Lecithin is a natural emulsifier used in a wide range of food and nonfood applications to improve physical stability, with no known bioactive effects. In this study, the effect of lecithin on the antimicrobial performance of a constant eugenol concentration was tested against three Escherichia coli strains (C600, 0.1229, and O157:H7 strain ATCC 700728). This is the first study, to our knowledge, focusing on lecithin at concentrations below those commonly used in foods to improve the stability of oil in water emulsions (≤10 mg/100 ml). For all three cultures, significant synergistic antimicrobial effects were observed when E. coli cultures were exposed to a constant eugenol concentration (ranging from 0.043 to 0.050% [wt/wt]) together with critical lecithin concentrations ranging from 0.5 to 1 mg/100 ml. Increasing the concentration of lecithin above 1 mg/100 ml (up to 10 mg/100 ml lecithin) diminished the antibacterial effect to values similar to those with eugenol-only treatments. The formation of aggregates (<100 nm) at the critical lecithin concentration was observed using cryo-transmission electron microscopy (cryo-TEM), together with a reduction in light absorbance at 284 nm. At critically low concentrations of lecithin, the formation of nanoscale aggregates is responsible for improving eugenol antimicrobial effects.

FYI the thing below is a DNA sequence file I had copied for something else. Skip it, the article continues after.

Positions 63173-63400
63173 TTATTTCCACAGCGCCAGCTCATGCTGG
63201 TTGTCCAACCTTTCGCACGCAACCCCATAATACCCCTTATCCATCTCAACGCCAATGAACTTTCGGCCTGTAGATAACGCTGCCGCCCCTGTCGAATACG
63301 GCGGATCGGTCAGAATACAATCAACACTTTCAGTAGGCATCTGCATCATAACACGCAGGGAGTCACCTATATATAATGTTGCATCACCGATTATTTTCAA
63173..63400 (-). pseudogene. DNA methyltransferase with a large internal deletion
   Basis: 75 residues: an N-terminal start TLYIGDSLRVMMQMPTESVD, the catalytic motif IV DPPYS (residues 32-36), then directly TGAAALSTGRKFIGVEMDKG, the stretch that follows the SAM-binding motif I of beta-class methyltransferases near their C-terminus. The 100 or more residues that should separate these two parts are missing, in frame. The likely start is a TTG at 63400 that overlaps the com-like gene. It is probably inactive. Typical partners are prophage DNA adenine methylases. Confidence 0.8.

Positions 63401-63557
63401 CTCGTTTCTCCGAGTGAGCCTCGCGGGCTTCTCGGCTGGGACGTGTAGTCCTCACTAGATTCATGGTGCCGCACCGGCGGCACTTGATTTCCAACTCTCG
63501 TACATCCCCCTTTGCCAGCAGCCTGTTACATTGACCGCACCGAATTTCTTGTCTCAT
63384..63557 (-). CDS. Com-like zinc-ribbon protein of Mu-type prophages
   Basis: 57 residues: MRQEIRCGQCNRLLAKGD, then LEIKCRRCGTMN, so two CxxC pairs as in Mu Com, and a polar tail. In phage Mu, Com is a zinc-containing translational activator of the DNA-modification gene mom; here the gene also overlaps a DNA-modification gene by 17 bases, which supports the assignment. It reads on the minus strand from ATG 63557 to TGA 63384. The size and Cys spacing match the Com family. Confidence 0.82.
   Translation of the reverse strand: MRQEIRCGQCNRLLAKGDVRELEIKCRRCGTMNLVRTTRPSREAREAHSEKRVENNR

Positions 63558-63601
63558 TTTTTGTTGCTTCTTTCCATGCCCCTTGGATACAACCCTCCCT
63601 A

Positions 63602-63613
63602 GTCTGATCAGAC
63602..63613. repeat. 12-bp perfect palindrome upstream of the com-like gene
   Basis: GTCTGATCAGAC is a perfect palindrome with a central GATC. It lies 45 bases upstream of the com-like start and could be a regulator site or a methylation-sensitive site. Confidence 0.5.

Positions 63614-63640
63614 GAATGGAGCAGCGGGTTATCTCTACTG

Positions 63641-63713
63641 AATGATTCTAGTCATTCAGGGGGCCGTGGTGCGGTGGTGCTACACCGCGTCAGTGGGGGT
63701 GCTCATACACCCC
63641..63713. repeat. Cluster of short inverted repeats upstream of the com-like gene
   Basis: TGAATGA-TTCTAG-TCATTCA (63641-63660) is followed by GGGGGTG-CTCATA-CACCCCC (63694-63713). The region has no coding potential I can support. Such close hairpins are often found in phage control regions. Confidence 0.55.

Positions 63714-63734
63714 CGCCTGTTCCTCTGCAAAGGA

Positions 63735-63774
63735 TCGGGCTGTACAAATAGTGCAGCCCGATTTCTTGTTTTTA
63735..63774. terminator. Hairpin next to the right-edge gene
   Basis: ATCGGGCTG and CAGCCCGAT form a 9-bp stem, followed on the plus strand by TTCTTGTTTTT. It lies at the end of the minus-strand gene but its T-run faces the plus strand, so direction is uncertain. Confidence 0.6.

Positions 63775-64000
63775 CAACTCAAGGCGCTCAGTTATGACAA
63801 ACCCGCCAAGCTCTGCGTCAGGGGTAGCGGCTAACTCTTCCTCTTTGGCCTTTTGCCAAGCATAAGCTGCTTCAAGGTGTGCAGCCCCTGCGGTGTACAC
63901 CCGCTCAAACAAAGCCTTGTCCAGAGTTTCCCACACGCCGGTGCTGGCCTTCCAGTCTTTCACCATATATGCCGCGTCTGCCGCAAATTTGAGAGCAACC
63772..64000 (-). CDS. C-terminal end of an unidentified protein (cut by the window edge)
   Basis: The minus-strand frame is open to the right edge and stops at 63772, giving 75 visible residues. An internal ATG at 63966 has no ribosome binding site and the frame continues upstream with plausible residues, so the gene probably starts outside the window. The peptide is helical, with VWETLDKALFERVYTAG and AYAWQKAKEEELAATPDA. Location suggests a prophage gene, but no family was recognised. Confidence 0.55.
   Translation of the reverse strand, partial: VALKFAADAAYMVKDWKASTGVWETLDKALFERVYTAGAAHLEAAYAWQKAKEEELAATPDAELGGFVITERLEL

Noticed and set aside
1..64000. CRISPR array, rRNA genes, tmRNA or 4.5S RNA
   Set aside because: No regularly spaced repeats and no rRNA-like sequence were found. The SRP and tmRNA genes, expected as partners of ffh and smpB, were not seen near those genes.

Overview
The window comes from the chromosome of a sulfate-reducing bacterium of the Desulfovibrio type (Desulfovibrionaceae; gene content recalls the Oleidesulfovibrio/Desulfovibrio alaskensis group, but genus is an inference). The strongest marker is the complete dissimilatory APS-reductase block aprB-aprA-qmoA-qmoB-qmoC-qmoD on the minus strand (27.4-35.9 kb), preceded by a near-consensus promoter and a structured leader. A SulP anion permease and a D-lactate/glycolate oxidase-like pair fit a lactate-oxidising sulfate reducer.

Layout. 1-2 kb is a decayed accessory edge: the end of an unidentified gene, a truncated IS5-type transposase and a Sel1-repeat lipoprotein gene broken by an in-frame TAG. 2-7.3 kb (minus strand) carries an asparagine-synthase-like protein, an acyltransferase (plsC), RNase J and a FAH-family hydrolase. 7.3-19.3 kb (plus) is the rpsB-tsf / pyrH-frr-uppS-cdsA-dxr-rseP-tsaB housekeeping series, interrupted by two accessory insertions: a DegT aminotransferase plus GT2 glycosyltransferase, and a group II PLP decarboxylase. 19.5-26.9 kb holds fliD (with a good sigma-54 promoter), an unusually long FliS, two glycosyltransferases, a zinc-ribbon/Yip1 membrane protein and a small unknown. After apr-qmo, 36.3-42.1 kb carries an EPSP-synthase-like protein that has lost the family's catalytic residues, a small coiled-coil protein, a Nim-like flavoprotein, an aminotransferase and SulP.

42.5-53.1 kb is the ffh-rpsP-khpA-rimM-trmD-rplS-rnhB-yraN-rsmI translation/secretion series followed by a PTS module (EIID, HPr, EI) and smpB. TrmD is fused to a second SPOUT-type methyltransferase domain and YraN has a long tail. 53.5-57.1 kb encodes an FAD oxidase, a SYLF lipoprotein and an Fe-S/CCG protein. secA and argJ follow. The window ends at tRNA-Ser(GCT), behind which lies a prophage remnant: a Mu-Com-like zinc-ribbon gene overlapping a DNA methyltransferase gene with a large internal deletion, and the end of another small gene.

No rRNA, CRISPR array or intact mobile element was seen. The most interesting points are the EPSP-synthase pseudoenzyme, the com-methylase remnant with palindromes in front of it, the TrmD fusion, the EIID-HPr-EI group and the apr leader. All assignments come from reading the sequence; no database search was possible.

All Science Journal Classification (ASJC) codes
- Food Science
- Applied Microbiology and Biotechnology